No one likes being called stupid, particularly by hoaxers masquerading as a Canadian psychometric testing company. Users of Internet Explorer (IE) were up in arms this week over the contents of a widely reported study which indicated that they performed worse in IQ tests than users of other web browsers.
Doing such a study would be simple enough; offer website visitors a free test, note the results along with the browser being used, then release the results to allow those with higher IQs to revel in their smugness.
And revel they did, as users of niche browsers such as Opera and Camino celebrated their average score of over 120, while IE users said "hang on a minute" as they saw themselves languish below the 100 mark. Those battling with IE6 scored a shade over 80, which would have failed them entry to the US Military if the results were real. But they weren't.
The story throws up a couple of issues: firstly our collective gullibility in accepting interesting but fictitious data, but also the reasons why the hoax was perpetrated in the first place. There's no love lost between the tech-savvy public and Microsoft's market-leading web browser, which continues to suffer from negative publicity – this story being the latest example.
Microsoft has urged the public to upgrade if they're still using the elderly, insecure IE6, but there are still 190 million users in China, many of whom are using computers running pirated software that they're worried about auto-updating or unable to.
And in the West, thousands of people work for organisations whose systems depend entirely on IE6, with hopes of an upgrade hamstrung by the overwhelming cost of doing so. (Take a bow the NHS, still the most notable offender in the UK.) So using an obsolete and laughably insecure browser doesn't necessarily make you stupid. It might not be your fault. Over recent years, Microsoft has seen its browser market share slowly deflate, to a point where it's only slightly ahead of its competitors. To be fair, the newest incarnation of Internet Explorer – version 9 – is a decent bit of software that's been adjudged the best at blocking malicious URLs. But Google Chrome, thanks to a huge advertising splurge, is now the second most popular browser in the UK, and the idea of switching browsers because that's what smart people do may be an attractive one. But don't download Opera or Camino purely because you fancy yourself as a Mensa candidate. The study was a hoax, remember.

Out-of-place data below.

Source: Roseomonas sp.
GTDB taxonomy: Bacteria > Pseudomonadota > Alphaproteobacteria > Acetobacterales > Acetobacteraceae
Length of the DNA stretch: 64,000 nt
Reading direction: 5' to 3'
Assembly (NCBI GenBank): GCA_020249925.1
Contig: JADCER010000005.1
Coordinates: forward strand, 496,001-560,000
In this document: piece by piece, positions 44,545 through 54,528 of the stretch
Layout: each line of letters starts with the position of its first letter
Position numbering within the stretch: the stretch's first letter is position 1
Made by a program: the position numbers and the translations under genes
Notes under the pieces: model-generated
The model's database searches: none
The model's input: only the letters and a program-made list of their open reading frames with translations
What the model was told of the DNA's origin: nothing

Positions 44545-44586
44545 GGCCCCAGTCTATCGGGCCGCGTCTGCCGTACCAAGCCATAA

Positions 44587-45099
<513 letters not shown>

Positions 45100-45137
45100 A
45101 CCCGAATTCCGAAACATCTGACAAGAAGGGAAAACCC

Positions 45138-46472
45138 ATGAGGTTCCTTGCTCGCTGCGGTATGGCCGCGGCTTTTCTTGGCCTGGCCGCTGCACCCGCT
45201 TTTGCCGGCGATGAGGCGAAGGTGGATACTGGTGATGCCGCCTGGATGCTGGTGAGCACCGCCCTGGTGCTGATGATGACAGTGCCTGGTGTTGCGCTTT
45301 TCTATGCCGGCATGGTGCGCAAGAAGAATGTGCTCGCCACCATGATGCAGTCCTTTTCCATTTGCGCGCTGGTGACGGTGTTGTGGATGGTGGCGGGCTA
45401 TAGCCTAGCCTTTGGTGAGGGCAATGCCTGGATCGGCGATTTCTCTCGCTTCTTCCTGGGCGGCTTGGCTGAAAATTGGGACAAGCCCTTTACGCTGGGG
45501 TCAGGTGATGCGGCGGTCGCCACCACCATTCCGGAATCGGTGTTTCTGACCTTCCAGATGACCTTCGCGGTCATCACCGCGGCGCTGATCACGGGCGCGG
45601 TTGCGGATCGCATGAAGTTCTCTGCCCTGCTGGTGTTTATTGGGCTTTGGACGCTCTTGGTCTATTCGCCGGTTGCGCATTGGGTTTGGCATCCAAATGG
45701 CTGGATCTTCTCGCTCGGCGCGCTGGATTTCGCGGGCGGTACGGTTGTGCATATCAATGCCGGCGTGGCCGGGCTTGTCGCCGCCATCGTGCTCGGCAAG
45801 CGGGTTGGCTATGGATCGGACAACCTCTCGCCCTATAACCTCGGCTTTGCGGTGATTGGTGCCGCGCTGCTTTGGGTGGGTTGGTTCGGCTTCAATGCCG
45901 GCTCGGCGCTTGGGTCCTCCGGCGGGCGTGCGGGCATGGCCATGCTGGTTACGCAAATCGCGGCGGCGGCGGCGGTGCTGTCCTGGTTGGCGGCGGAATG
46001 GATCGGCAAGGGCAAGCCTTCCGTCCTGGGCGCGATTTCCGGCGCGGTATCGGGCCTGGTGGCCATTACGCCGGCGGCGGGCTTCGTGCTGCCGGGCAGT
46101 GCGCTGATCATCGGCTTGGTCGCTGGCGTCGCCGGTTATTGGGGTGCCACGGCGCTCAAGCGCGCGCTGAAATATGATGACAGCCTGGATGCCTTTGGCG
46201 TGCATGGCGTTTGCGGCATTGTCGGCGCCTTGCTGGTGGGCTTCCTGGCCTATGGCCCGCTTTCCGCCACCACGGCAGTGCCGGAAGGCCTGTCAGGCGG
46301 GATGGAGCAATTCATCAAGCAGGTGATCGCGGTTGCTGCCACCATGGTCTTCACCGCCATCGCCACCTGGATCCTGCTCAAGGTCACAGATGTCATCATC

Some rather more serious research has emerged from the Mitre Corporation, which was presented last week at the Conference on Empirical Methods in Natural Language Processing in Scotland.
Computers were demonstrated to be able to make excellent guesses as to the gender of the author of a set of tweets, based entirely on the words and punctuation within them. Sociolinguistic studies have established in the past that women laugh more than men, and so it is online; emoticons, exclamation marks, hahas, yays and omgs have been established as indicative of female authorship, while maleness is revealed by more humdrum words like "http" and "google".
The new social network Google+ was hammered at launch for forcing its users to reveal their gender – information which many people felt unwilling to reveal for many reasons, including that ever-hovering nuisance of targeted marketing. But if Mitre's study is correct, social media channels soon won't need to ask, as they'll be able to correctly guess your gender 75 per cent of the time in any case. May as well sit back and await the arrival of all those advertisements for floral cushion covers. Or tungsten drill bits, depending.Reuse content